Capital One Financial will no longer use the popular screening program ChexSystems as a filter for potential customers with a history of overdrawing their accounts, the bank has announced. It is the first of six banks under investigation by New York Attorney General Eric Schneiderman to agree to use the system only to screen customers for past fraud. The policy change takes effect by the end of this year and extends to all of the bank’s U.S. branches.
Banks and credit unions often flag potential account holders for behaviors, such as bounced checks and repeat overdrafts, that could indicate fraud. Some, though, also use databases like ChexSystems to exclude people who simply struggle to manage their money, leaving thousands on the fringes of the mainstream banking system. Without an account, consumer advocates say, unbanked Americans are forced to turn to more costly alternatives for cashing checks and paying bills. The Consumer Financial Protection Bureau also is looking at banks’ use of specialty reporting agencies to screen consumers.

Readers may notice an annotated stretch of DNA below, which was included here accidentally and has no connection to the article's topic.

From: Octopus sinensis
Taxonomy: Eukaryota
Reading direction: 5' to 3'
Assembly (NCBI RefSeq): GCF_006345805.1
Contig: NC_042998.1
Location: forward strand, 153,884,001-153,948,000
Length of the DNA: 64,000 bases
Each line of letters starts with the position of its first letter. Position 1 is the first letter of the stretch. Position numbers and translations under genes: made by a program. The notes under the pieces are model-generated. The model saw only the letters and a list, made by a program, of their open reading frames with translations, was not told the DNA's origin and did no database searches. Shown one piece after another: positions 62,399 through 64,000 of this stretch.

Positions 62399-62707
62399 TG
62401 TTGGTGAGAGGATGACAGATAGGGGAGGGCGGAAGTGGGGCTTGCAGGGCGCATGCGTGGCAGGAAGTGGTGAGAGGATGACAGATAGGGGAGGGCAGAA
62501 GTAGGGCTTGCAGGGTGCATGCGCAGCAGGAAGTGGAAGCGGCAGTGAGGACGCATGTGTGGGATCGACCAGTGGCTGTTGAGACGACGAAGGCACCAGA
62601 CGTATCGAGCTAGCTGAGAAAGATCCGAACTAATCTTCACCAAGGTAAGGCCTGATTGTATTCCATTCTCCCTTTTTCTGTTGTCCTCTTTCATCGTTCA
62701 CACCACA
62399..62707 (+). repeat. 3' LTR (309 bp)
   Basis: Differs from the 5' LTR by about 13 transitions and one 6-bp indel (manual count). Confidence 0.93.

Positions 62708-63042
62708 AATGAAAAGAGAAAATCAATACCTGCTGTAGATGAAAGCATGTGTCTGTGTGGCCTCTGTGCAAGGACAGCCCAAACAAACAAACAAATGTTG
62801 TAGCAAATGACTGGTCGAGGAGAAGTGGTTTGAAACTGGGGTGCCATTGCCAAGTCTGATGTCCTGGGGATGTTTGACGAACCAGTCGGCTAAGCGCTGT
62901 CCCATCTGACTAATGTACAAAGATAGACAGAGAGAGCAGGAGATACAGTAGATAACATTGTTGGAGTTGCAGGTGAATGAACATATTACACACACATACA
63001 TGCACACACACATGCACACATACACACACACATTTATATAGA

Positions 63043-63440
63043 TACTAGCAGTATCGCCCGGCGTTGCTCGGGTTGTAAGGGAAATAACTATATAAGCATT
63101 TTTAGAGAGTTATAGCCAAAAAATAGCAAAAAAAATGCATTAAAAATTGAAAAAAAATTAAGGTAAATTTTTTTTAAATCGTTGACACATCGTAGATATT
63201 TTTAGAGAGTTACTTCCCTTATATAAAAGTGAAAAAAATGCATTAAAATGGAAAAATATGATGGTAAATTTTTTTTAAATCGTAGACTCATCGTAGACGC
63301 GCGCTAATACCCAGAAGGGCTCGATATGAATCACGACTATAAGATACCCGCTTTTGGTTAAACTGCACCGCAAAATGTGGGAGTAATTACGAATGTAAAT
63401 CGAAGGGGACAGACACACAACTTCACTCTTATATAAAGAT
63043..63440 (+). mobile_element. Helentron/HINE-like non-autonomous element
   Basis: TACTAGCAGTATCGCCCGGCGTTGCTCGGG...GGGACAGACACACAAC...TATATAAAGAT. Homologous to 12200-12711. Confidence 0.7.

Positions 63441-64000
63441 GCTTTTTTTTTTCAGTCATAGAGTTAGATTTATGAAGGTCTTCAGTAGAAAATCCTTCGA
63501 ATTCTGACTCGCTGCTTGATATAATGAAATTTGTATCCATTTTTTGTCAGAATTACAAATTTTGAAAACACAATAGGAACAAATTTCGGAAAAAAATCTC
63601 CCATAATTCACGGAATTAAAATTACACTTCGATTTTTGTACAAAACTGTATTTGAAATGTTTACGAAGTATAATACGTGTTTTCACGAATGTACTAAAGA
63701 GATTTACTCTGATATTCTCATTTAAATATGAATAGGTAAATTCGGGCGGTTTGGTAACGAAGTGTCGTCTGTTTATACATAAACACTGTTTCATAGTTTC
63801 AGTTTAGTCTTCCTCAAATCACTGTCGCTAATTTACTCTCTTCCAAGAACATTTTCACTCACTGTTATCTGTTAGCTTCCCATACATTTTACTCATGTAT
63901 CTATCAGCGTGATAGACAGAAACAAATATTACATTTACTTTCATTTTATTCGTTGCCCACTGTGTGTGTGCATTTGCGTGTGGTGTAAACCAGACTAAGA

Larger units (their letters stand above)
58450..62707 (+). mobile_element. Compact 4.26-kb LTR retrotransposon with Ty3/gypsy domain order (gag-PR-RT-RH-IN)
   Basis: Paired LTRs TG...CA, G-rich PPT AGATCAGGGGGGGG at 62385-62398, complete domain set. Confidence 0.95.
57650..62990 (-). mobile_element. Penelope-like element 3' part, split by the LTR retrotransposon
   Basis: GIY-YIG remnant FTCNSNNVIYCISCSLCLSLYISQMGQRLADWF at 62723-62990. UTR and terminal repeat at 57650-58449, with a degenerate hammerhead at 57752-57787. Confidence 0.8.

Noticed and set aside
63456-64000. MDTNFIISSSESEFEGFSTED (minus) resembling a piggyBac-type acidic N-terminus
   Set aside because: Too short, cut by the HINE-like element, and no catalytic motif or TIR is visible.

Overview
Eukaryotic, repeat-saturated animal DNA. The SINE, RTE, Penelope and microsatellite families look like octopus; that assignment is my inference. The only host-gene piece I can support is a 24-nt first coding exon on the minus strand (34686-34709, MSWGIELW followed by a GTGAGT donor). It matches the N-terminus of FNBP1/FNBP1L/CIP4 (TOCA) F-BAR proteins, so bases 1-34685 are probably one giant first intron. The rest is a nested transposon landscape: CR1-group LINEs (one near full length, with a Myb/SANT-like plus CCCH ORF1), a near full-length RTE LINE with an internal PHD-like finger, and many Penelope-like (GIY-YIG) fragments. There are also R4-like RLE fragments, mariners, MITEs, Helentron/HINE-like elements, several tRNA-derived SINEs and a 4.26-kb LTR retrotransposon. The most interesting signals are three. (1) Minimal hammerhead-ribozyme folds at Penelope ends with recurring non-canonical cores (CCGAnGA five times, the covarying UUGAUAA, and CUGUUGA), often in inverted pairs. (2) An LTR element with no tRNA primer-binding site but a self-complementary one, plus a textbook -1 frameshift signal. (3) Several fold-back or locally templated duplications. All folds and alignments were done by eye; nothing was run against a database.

While the Fair Credit Reporting Act gives consumers the right to request a copy of their ChexSystems file and dispute any erroneous information, few even realize that the database exists. Consumer lawyers say complaints about ChexSystems dramatically rose around 2000, when banks implemented more aggressive policies to maximize fee income from customers who overdraw their accounts.